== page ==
The New Narrative Leader
Over the last few months, I’ve considered personal and work narratives and have begun to evaluate my need to change them. I’ve also been thinking about the narratives we cling to in business, and how we can change those to grow our organizations. Some companies fail because they cling to old narratives. Some companies succeed because they are not afraid to change their narratives. Which kind of company do you have? Which kind of leader are you?
Not Letting Go
Remember Kodak Moments? One in-depth Forbes article explores the company’s demise only to reveal the true problem: Kodak was reluctant to change its narrative of success through film and marketing. Leadership is about constantly evaluating relevance and relevance leads to the narrative question. Holding onto an old narrative is deadly. Your company leadership needs to be asking: Are we continuing to be relevant in the ways we need to be?
The new narrative leaders are those who can change the story but not lose track of the main thing (that’s another blog). That means they’re adaptable, open and creative. What else? What are some of the can-do and will-do attitudes and mindsets that can take our organizations to the next place? Here I’d like to share the skills I’ve found to be essential in this new-narrative leader, and stories of transformational, new-narrative leaders to exemplify their importance.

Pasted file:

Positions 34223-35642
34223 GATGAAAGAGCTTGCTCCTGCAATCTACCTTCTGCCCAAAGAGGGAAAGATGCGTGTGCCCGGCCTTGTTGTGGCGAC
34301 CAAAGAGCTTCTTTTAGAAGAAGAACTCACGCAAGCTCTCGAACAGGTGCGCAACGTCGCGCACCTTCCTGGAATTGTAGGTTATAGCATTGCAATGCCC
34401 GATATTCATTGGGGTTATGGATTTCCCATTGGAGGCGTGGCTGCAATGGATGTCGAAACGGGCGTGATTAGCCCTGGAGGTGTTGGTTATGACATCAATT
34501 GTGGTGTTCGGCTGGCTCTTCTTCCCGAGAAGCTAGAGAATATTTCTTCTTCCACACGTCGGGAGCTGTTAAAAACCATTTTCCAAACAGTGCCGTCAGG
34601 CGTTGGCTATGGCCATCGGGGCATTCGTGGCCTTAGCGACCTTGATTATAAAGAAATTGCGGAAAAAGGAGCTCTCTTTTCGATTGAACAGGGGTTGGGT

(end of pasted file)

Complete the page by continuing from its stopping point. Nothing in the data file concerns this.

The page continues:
“Trust and listen to your team. It’s not something I just learned, but the past year has made me really appreciate the value of input, guidance, and diversity of thought and perspectives provided by my leadership team.”
That’s a quote from Ursula Burns, Xerox CEO who credits trusting and listening for her success, and Xerox’s success, too. For a company that started selling paper copies to still be relevant today means many new narratives were invented along the way.
We get so much from others. A lot of how we feel has to do with what we pick up from those around us. The ability to identify what people feel and how they communicate has so much to do with how we feel as leaders. Those interpersonal skills are critical to us becoming our best. If we don’t connect with others and have the skills to work with others then our ability to lead becomes limited.
Problem Solving Skills
Steve Jobs reportedly called a meeting at Apple, sat everyone down and said, “You know what’s wrong with this company? The products suck—there’s no sex in them.” Jobs’ decision to throw resources into a new, futuristic computer model drew people’s attention to Apple, and it paid off. Steve Jobs isn’t necessarily known for his warm and trusting interpersonal skills, but his problem-solving skills allowed him and Apple to change narratives often enough to stay on top of innovation, making the company’s very ability to change narratives an element of its story.
Steve Jobs didn’t say, “You know, I’m not comfortable with this product.” He said, “They suck.” You gotta love that. It’s transparency. A lot of times in problem solving we are trying so hard to get along with people and be kind and sensitive that we can’t openly identify the problem. When you start problem solving, you can feel the environment change when people get defensive. If you’re going to be able to radically change your narrative, you’re going to have to be able to tell it like it is, just like Steve Jobs.